Toyota Plans to Triple Mirai Production Due to Unexpected Demand
Surprising both critics and Toyota itself, demand for the hydrogen fuel-cell Mirai passenger car has tripled expectations, with 1,500 orders placed in just the first month of availability. Toyota originally planned on selling a mere 400 examples in 2015, but has now revised that projection to include 700 built examples for this year, 2,000 built for 2016, and 3,000 built for 2017.
According to a report from AutoExpress, 60 percent of the orders came from Japanese government/private fleet customers, while the remaining 40 percent came from private buyers.
Major automakers, including Toyota, Honda, and Nissan, have recently expressed interest in collaborating with the Japanese government to build the infrastructure needed to support these new vehicles, with 2015 set as the target date for construction.
The Mirai’s success comes amid growing competition from other hydrogen-powered vehicles rolling out from Honda and Hyundai, as well as the development of future fuel-cell cars from BMW, Mercedes, and General Motors.
Toyota plans on offering the Mirai to customers in Europe and the U.S. later this year.
This is a critical moment for hydrogen power. Many automakers are hedging their bets when it comes to that next step past petrol, and if hydrogen fuel cells are to succeed, they will require a good deal of consumer interest, not only in Japan, but throughout the world as well.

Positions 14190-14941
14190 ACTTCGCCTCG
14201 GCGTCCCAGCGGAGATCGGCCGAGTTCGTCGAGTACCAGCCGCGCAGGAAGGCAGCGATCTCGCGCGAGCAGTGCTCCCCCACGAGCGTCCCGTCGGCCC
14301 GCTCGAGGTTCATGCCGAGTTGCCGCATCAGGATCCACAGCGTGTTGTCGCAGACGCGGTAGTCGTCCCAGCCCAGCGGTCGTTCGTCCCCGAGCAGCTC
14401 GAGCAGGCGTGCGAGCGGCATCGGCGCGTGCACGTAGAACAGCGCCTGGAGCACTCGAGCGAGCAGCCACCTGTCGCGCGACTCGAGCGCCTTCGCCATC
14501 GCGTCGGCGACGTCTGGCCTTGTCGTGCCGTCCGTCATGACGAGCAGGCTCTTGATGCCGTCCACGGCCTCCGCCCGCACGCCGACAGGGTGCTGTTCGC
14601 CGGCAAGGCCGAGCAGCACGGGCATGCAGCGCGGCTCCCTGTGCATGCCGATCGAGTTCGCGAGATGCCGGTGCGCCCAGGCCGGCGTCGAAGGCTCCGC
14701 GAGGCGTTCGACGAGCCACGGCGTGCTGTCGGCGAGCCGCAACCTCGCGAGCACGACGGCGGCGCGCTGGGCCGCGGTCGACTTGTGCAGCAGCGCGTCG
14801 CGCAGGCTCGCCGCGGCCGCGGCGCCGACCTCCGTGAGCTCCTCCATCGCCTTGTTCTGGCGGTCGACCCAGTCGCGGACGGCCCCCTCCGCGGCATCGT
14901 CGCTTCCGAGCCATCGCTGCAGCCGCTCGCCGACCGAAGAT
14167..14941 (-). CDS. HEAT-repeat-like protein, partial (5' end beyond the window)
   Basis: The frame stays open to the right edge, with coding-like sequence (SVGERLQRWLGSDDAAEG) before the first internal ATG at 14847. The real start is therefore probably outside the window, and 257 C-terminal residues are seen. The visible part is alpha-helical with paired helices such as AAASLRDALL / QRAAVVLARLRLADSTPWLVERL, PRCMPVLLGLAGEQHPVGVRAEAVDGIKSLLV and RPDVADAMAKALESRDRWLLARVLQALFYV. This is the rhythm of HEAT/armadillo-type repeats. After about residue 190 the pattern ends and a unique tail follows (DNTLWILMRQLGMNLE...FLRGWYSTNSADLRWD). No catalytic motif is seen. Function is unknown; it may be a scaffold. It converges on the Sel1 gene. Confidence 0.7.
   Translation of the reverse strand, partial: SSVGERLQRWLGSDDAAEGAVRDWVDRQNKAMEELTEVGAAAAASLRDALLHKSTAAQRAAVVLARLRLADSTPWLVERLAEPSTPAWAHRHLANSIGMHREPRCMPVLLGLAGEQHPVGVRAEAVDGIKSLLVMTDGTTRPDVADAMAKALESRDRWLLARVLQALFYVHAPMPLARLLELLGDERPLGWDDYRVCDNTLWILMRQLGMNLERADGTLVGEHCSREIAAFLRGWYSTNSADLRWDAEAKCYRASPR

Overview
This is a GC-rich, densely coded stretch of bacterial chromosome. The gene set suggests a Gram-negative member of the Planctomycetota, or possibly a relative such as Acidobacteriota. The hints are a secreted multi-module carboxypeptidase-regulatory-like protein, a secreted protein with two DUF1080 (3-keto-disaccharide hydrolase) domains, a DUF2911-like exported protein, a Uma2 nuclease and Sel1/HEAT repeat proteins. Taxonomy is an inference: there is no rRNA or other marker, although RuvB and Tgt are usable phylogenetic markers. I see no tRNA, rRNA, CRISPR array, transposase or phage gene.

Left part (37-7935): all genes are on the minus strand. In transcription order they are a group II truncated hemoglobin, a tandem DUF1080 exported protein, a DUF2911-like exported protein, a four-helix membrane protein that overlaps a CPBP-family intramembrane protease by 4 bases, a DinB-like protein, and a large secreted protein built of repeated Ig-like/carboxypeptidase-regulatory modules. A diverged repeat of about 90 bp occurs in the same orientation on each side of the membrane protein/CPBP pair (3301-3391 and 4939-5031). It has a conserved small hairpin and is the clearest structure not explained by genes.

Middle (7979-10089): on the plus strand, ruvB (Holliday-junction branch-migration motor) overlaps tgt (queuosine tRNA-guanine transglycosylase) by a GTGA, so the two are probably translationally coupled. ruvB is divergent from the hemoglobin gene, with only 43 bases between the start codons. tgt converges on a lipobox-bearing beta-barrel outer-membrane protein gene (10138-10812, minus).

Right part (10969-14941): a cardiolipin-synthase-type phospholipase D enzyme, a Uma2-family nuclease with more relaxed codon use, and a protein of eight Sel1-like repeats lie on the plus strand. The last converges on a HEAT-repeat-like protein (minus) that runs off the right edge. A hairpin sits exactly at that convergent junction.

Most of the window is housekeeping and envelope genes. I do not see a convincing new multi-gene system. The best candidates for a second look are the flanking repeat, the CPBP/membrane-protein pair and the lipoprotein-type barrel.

Click past the jump to read more about the Toyota Mirai.
Why it matters
In November of last year, Honda announced an investment of $13.8 million to build hydrogen-refueling stations in southern California. Toyota is also committed to beefing up the American hydrogen infrastructure, with construction extending out to include new refueling stations on the east coast.
The technical difficulties surrounding the storage and production of hydrogen fuel seem to have been met, and will continue to improve as adoption expands. As the above-mentioned automakers pour money into getting hydrogen fuel into the tanks of customers (identified as one of the biggest hurdles facing fuel-cell vehicles), it begs the question: will a car like the Mirai see major success outside its homeland? And more importantly, will the automotive world at large see a hydrogen revolution similar to the EV and hybrid revolution that came before?
Priced at around $60,000, the Mirai hopes to mimic the success enjoyed by the Prius, but with a radical new drivetrain. Sporting 153 horsepower and a 300-mile range, the Mirai boasts zero-emission driving without the hassle of waiting hours to top off a battery. What’s more, Toyota is throwing in an eight-year/100,000-mile warranty, plus free hydrogen fill-ups for three years.
Adoption for this four-door is limited to areas with available hydrogen refueling stations, which are currently seeing a major overhaul on both sides of the country. Despite the unique power plant, the rest of the Mirai is exactly what you’d expect from a small Japanese commuter, albeit at a significantly higher price tag. It remains to seen whether or not it becomes the world’s first mainstream fuel-cell vehicle.